Where things become troubling is when the men in these films abuse the laws of time travel. In Groundhog Day (1993), Bill Murray wins over Andie MacDowell by watching her every day. Even recently, Palm Springs (2020) found Andy Samberg’s character using the time loop to romance Cristin Milioti’s character and hook up with her “like a thousand times”. Taken out of the context of romantic comedy, these scenes play out very differently. They show men stretching the limits of consent in a way that does not look too different from date rape, and similar to most real-life cases, they also go without repercussion.
In About Time, while time travel does not cause problems, it also does not solve any either. The film treats time as a background character or an important part of the scenery. By the end of the film, time travel plays a completely different role in Tim’s life. And like all good romantic comedies, everything neatly times up, yet that doesn’t excuse the film’s disturbing digressions. Despite its unrelenting sweetness and sincerity, About Time falls into the long list of films that is better enjoyed without any critical thinking. We can only hope the future of time travel films actually allow women to leave the present.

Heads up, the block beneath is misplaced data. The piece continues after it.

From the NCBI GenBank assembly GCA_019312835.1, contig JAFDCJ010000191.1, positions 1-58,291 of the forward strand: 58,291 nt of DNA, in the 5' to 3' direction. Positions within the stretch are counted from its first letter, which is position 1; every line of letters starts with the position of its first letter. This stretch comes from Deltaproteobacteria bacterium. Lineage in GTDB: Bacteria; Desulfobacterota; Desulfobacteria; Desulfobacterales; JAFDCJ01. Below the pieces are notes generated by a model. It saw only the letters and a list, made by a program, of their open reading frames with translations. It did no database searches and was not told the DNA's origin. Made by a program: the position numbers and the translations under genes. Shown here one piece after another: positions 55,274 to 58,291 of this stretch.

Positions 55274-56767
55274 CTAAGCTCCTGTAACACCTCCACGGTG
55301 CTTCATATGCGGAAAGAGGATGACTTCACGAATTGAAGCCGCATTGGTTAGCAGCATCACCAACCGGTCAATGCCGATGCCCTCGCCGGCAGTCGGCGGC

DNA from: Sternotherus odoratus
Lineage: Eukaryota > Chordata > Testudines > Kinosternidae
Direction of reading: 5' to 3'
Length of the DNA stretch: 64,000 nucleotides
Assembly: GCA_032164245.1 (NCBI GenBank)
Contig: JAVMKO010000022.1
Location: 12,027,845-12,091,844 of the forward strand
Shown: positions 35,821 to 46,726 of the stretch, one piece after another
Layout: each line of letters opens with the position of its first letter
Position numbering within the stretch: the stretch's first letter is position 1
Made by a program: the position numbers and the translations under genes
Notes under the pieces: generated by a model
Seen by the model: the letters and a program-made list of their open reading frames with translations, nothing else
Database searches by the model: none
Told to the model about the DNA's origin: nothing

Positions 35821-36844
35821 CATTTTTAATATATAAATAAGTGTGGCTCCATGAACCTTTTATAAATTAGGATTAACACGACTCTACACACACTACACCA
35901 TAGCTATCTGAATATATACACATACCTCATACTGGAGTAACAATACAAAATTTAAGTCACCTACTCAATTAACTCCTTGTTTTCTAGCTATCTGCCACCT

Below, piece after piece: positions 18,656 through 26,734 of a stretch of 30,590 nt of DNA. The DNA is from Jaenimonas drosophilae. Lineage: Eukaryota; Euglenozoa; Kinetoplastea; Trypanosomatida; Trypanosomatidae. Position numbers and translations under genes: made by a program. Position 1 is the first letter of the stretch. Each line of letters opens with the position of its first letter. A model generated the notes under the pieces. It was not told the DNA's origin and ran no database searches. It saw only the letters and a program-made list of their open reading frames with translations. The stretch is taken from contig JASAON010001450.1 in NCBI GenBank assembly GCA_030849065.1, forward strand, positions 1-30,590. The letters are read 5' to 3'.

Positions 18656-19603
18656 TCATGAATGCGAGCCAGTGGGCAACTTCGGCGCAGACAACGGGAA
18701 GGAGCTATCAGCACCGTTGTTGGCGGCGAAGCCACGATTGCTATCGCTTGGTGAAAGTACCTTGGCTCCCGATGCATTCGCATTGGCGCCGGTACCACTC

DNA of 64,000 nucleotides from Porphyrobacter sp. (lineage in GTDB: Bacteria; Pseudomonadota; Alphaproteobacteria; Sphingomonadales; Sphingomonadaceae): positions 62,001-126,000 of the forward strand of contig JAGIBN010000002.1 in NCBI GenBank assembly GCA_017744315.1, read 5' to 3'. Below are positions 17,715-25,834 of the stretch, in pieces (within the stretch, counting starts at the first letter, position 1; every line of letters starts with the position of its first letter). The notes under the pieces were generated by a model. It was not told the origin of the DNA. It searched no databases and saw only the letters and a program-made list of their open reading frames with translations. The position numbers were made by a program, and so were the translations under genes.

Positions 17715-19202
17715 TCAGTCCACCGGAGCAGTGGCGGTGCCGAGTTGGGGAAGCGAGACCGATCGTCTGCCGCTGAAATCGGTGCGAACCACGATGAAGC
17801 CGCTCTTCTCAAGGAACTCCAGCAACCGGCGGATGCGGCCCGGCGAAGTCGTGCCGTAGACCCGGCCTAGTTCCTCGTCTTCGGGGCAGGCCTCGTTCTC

by Amal Abdi
Amal (she/her) is an arts and culture writer from London. She is studying for an MA in Political Communications and cares about equally about international affairs and rom-coms. Some of her favourite films are Pride and Prejudice, Bend It Like Beckham and 10 Things I Hate About You. When she is not watching films you can find her listening to corny musical soundtracks or worrying about the state of the planet. You can find her on twitter at @amoollie_